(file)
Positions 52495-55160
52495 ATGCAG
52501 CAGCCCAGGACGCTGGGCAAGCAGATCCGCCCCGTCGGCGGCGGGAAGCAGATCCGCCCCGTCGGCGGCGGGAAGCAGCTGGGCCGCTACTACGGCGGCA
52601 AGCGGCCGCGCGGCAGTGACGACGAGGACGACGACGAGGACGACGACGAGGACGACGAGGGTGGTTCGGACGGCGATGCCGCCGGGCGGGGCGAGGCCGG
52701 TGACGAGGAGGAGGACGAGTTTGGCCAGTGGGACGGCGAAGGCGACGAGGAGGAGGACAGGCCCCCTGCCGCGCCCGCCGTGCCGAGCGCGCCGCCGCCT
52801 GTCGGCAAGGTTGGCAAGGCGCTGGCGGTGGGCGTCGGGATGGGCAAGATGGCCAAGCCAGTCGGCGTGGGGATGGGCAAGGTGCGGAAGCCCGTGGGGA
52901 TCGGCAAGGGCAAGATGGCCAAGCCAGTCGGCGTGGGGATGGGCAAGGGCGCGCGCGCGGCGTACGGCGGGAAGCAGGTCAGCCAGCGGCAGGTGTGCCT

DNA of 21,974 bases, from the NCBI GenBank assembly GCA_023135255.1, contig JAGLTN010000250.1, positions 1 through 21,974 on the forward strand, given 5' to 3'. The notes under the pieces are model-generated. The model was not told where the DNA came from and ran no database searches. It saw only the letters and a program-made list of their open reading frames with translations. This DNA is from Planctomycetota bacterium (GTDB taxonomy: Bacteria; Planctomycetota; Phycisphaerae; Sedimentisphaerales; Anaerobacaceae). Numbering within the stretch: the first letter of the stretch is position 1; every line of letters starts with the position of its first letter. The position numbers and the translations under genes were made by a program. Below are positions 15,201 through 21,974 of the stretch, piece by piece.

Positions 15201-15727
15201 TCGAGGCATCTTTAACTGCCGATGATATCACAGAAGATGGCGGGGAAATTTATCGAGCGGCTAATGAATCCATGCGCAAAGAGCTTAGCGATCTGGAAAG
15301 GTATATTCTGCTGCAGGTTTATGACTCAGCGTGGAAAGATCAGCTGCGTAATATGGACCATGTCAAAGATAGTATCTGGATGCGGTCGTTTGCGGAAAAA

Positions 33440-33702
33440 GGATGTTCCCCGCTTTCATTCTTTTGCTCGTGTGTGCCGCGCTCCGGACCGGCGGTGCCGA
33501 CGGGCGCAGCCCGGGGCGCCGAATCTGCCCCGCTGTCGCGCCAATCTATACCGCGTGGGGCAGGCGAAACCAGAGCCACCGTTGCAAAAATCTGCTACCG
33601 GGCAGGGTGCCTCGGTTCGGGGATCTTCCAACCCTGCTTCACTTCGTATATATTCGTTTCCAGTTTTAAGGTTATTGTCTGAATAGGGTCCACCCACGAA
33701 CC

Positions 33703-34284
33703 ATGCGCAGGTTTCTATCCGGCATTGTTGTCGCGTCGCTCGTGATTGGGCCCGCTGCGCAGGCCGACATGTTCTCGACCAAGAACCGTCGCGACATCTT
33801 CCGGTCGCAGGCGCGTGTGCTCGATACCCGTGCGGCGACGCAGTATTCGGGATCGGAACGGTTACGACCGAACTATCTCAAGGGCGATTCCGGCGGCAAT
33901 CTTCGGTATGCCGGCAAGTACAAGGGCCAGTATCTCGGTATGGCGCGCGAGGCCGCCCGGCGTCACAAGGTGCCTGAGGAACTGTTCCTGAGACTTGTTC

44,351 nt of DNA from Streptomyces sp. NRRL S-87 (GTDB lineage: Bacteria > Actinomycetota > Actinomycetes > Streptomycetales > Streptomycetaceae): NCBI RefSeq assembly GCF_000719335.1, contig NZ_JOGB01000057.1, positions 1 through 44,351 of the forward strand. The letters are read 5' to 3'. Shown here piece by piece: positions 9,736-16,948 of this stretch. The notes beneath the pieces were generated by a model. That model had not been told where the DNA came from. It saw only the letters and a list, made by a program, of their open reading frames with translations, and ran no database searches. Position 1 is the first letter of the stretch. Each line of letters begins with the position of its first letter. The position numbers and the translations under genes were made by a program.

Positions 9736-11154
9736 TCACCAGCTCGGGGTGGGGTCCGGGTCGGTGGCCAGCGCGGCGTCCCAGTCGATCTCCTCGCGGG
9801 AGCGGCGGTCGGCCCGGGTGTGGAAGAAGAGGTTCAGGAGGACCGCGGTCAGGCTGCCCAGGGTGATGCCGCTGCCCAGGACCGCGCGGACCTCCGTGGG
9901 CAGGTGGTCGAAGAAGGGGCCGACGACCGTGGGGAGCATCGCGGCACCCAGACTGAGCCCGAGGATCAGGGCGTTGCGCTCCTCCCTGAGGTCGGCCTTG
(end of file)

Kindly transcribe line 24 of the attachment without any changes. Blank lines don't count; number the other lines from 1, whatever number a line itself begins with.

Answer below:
9801 AGCGGCGGTCGGCCCGGGTGTGGAAGAAGAGGTTCAGGAGGACCGCGGTCAGGCTGCCCAGGGTGATGCCGCTGCCCAGGACCGCGCGGACCTCCGTGGG